Text description provided by the architects. Immersed in the landscape of the Ozark Mountains, the Missouri State University Ozarks Education Center is designed to serve as a gateway for learning and observation of the surrounding state conservation areas and ecological resources. The community facility, at 4,310 sf, provides one central location to accommodate larger groups of students and researchers to take part in ecology research and education through a unique experiential lens. The MSU Ozarks Education Center reflects the natural elements of the surrounding topography and was guided by the concept of designing with a light touch, both physically and sustainably on the natural environment.
The MSU Ozarks Education Center provides sleeping quarters, a dining center, residential kitchen, classroom space, and room for programs to help support the pursuit of education and research for MSU faculty and students, other universities, high school students, and non-profit organizations. A focal point of connection is the facility’s dogtrot which serves as a point of entry for the main building and a threshold for visitors to begin a day of ecological study at the MSU Ozarks Education Center.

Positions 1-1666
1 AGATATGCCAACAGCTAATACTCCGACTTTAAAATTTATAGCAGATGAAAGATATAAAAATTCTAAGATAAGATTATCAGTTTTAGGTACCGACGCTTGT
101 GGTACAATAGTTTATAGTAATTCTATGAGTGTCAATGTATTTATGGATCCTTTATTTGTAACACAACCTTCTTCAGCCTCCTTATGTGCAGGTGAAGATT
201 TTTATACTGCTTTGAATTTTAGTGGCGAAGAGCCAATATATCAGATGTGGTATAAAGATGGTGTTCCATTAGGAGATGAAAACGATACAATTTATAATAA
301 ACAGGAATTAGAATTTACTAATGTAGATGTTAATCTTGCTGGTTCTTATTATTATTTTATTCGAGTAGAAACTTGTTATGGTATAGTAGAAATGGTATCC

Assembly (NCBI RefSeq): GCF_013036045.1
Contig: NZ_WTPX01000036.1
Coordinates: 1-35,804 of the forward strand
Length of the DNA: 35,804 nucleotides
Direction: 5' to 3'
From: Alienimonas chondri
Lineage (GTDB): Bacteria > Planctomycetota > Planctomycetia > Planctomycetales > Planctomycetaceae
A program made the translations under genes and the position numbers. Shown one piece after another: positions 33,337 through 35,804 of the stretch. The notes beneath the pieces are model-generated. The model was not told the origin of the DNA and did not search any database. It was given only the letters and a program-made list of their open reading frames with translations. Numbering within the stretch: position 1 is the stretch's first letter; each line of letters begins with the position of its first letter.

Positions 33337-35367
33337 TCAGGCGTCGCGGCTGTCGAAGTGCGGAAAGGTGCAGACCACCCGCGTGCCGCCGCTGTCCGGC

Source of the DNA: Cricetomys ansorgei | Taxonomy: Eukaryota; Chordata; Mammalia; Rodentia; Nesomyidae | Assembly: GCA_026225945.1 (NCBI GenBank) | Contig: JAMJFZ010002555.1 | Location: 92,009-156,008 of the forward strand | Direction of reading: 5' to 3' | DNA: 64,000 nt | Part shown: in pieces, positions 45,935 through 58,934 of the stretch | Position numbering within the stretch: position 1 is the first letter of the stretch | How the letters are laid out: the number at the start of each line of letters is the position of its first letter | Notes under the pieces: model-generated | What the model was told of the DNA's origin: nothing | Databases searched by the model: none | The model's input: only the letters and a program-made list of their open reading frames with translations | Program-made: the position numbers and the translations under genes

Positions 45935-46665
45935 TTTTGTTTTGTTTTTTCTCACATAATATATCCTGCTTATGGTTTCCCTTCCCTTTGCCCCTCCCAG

The dogtrot divides the main building into community space and residential space. Designed on an east/west orientation to accommodate the site, the main building connects visitors to the natural environment by way of the dogtrot, opening up the heart of the facility to views of sunrise and sunset. A roof oculus located within the dogtrot space also orients visitors to the surrounding site, creating connections to both sky and earth, and allowing water to come into space.
The dogtrot is equipped with large barn doors for passive cooling that can be closed down as needed to protect against harsh weather conditions. Three individual cabins are located down the site’s slope from the main building. Nestled into the trees, these cabins also focus on the multi-sensory experience of natural elements, such as light, air, and water. Large apertures of glass offer immersive views of the surrounding forest and passive cooling strategies are implemented through operable windows.